7 further increase in intake is possible by increasing Ca concentrations in the diet. Further assessment of the interim periods (d7-14, 14-21 and 21-28) is required in order to elucidate the age-dependent effects. The effect of dietary Ca and av.P on latency to lie and tibia ash is presented in Fig. 3. In accord with the BWG and FCR data, tibia ash was increased (from around 40% to 45-50%) by increasing dietary av.P from 0.25-0.45% where dietary Ca had no effect at this range but increased tibia ash only at av.P concentrations above 0.45% resulting in a significant Ca*av.P interaction. The highest (best) latency to lie scores (expressed in minutes to sit, Fig. 3) were associated with 2:1 Ca:av.P ratios and particularly with intermediate av.P concentrations and either low or high Ca. For example, 0.4% av.P and 0.8% Ca returned latency to lie times of around 5 minutes i.e. the average bird took 5 minutes to sit in the tepid water whereas at 0.2% av.P and 1.2% Ca the average bird sat in the water after only 2 minutes. Of relevance is that excessively high av.P concentrations were as deleterious as low av.P concentrations in terms of the birds mobility. When considered with the tibia ash % results (Fig. 3), this suggests that at low av.P broiler mobility may be impaired by poor bone mineralization whereas at high av.P mobility may be impaired by another mechanism, perhaps unrelated to bone, or related to bone mineral composition or matrix architecture rather than mineral content per se. These mechanisms warrant further exploration but may include hyper-phosphoric inflammatory effects and/or reductions in systemic alkaline phosphatase activity. Calcium digestibility coefficients were maximized at high dietary Ca and low av.P concentrations. The ileal digestibility coefficient of Ca at the geometric centre (0.90% Ca and 0.45% av.P) was approximately 0.45 which is in agreement with previous work in corn/soy-based diets for this age of broiler (Cowieson et al., 2006). Furthermore, an improvement in the digestibility of Ca with a reduction in av.P has also been previously reported, where reducing av.P from 0.48% to 0.29% resulted in an increase in the retention coefficient for Ca from 0.54 to 0.71 (Cowieson et al., 2006). Presumably the improvement in the apparent ileal digestibility coefficient for Ca in the present study with increasing dietary Ca concentration is due to the higher digestibility of Ca from limestone than the endogenous Ca in the corn and soybean meal. The ileal digestibility of P was maximized around 0.5% av.P (formulated) and at high dietary Ca concentrations (>1.0%). Particularly for P these effects were not entirely expected as it has previously been observed that P digestibility is enhanced by low dietary Ca concentrations (Tamim et al., 2004). Data from the present experiment (Fig. 4) suggests that both dietary av.P and Ca concentrations dictate measured ileal P digestibility coefficients but the effects of Ca are more pronounced at low av.P levels and that of P more pronounced at intermediate levels Indeed, at 0.70% av.P (formulated), increasing total Ca from 0.60-1.20% increased ileal P digestibility coefficients from around 0.40 to over 0.50. The reason for this effect is not clear though it appears that P recovery from the small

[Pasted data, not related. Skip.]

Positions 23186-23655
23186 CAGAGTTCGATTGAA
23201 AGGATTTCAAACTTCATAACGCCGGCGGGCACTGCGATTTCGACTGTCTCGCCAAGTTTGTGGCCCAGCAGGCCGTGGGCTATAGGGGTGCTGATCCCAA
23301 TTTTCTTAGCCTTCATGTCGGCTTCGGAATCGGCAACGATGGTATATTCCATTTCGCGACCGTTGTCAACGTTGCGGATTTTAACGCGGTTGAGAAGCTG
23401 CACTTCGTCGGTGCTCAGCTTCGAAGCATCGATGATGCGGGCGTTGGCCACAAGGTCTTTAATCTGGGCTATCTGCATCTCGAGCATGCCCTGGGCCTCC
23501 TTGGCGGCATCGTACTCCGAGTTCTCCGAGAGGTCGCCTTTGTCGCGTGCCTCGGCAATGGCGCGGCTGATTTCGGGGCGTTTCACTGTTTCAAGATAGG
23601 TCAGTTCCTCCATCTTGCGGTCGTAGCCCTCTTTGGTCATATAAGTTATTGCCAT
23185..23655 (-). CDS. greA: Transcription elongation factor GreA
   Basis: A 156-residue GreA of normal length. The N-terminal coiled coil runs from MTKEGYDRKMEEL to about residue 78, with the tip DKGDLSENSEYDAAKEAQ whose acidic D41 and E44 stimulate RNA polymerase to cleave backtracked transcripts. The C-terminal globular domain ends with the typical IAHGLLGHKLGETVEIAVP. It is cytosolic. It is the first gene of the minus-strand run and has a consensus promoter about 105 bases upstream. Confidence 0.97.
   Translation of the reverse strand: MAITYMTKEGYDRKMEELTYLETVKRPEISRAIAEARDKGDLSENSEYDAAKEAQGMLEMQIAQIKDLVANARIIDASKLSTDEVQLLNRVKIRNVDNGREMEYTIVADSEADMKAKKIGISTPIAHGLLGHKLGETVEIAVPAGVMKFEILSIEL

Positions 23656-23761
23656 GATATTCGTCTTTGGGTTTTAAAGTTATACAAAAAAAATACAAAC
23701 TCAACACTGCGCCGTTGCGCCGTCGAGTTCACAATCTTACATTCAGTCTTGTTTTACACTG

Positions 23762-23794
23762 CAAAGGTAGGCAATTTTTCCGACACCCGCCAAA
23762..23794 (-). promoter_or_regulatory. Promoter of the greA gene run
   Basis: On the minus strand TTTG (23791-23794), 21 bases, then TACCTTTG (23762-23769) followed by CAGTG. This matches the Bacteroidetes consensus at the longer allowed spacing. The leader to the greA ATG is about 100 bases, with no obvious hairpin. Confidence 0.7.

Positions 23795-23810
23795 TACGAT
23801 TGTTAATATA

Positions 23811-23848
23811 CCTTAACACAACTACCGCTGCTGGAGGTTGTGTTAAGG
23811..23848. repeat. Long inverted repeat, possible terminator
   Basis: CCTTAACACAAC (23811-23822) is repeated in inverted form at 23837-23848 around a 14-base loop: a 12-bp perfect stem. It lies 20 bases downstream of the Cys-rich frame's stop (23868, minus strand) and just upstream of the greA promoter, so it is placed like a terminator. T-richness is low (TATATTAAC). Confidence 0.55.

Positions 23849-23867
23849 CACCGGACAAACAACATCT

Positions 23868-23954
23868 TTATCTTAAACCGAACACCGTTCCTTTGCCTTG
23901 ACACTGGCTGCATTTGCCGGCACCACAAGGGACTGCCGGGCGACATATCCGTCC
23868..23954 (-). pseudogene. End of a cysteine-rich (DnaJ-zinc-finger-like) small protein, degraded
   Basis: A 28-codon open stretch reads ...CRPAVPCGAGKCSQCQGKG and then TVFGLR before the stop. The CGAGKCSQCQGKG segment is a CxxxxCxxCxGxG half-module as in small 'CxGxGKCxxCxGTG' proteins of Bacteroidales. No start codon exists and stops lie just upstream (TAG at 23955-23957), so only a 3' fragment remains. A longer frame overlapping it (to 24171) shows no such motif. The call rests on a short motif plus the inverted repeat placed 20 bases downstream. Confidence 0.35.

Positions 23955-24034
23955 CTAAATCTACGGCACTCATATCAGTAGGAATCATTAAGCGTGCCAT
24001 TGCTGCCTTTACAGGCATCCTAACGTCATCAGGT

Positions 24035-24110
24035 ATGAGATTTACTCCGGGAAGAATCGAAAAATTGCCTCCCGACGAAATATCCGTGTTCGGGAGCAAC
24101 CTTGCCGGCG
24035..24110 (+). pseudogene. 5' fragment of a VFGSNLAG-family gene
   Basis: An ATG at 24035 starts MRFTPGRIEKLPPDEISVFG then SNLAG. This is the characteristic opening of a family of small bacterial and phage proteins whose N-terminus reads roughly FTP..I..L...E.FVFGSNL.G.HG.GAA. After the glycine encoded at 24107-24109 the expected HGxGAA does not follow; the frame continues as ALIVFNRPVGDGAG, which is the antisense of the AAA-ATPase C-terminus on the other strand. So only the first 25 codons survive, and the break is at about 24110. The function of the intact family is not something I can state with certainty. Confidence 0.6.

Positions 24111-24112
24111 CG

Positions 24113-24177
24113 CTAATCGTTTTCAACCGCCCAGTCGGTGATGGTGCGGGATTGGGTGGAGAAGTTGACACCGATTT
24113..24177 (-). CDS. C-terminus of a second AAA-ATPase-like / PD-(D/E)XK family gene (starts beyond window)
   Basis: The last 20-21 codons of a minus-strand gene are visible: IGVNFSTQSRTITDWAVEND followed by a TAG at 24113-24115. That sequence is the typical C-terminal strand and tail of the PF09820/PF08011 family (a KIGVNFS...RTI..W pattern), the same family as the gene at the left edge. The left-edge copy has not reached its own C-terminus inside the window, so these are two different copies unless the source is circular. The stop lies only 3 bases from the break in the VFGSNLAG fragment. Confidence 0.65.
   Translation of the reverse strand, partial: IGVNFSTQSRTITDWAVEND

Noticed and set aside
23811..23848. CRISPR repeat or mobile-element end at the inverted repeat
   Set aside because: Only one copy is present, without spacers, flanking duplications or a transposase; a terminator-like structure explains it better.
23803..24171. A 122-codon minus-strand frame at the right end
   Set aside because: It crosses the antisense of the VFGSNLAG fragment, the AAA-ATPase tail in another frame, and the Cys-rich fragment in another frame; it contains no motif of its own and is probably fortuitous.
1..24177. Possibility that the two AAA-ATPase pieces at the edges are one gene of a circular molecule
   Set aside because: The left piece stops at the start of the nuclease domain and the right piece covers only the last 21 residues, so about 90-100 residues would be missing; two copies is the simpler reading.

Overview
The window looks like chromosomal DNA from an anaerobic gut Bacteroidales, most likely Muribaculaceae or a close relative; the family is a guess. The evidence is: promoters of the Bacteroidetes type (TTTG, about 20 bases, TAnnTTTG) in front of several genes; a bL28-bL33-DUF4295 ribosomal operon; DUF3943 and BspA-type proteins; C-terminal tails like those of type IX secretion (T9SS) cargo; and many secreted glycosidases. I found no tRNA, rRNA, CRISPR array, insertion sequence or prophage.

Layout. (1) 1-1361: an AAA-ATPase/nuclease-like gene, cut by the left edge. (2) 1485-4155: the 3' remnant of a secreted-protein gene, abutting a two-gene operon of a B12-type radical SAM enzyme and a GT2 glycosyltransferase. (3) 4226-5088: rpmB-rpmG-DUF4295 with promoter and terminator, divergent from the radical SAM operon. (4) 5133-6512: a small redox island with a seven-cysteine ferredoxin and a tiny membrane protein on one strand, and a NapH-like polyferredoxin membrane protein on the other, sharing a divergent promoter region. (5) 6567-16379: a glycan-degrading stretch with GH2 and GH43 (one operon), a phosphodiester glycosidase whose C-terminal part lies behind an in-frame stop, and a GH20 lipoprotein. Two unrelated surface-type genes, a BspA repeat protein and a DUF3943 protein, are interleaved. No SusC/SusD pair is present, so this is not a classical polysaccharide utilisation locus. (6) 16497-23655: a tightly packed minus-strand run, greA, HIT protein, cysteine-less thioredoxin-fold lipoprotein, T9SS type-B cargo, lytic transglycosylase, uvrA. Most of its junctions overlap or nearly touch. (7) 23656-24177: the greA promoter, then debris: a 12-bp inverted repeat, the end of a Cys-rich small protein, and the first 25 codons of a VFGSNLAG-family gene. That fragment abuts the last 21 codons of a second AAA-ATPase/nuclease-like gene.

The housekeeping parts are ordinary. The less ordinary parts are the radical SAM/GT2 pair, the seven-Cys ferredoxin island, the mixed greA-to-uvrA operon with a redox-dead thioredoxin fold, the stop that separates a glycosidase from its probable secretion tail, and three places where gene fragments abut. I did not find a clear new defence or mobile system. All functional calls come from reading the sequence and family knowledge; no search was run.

8 intestine may be maximized with both high av.P (>0.50%) and high dietary Ca (>1.0%). The ratio of Ca to av.P appears unimportant in the ileal digestibility coefficients of most minerals, including P. Thus the effects of Ca and P are equally important at low Ca and P levels but both become less important as the av.P level increases above 0.55. For both the ileal digestibility of Ca and P the fact that at high dietary concentrations there was an increase is not entirely intuitive. It may be expected that if a bird has an intake target for Ca and P that is relatively inflexible then a diet that contains excess would be met with post-ingestive processes that reduce absorption or increase excretion or both. In this case, in the diets with high Ca and low av.P the ileal digestibility of Ca was actually maximized and this is apparently pathological as this would exacerbate the Ca excess (and exaggerate the av.P insufficiency). The intake, absorption and excretion mechanisms for both Ca and av.P are complex and still poorly understood but clearly involve not only digestibility coefficients but digestible nutrient intakes. The apparent ileal digestibility coefficients for Na and also N have discrete optima in terms of dietary Ca and av.P concentrations resulting in target patterns on the geometric surface (Figs. 5). In most instances ileal digestibility coefficients were maximized at 0.45-0.50% av.P and 0.9% total Ca, with divergence away from this in any direction resulting in a reduction in ileal digestibility coefficients. These response surfaces shed some light on the anecdotal effects of phytase on litter moisture content and on the efficacy of microbial phytase on ileal amino acid digestibility coefficients. For example, Ravindran et al. (2008) showed that increasing dietary Na concentrations resulted in a reduction in the efficacy of microbial phytase, especially for the extra-phosphoric nutrients and this was confirmed by Cowieson et al. (2011). Cowieson et al. (2004) also found that phytate ingestion by broilers was associated with an increase in endogenous Na flow from the intestine. So, though phytate and phytase have been implicated in Na balance in broilers the mechanisms are not clear. To the authors knowledge the data presented in Fig. 5 are the first to show a relationship between dietary Ca and av.P per se on ileal Na balance. It is possible therefore that the involvement of phytase in this area is mediated directly through changes in digestible Ca and av.P concentrations. As observed in Fig. 5, relatively modest changes to either (or both) dietary Ca and av.P concentrations would result in significant changes to ileal Na (and indeed N) digestibility, presumably altering the birds need for water, and perhaps altering Na dependent transport systems. It is also possible that Ca and av.P concentrations are directly involved in amino acid digestibility in broilers. The relevance of these geometric maps of Ca and av.P in broilers is that when a phytase is added to a poultry diet the diet will move from one point on the surface to another. For example, superdosing evolved E. coli-derived phytases is increasingly common and 750-1500 FTU/kg may be added with modest matrix value application. The starting point may then be e.g. 0.90% Ca and 0.45% av.P but the end point, once 0.20% Ca and 0.20% av.P is added by the phytase (and perhaps only 50% of these effects accommodated by dietary re-formulation), are 1.0% Ca and 0.55% av.P. Considering Fig. 5,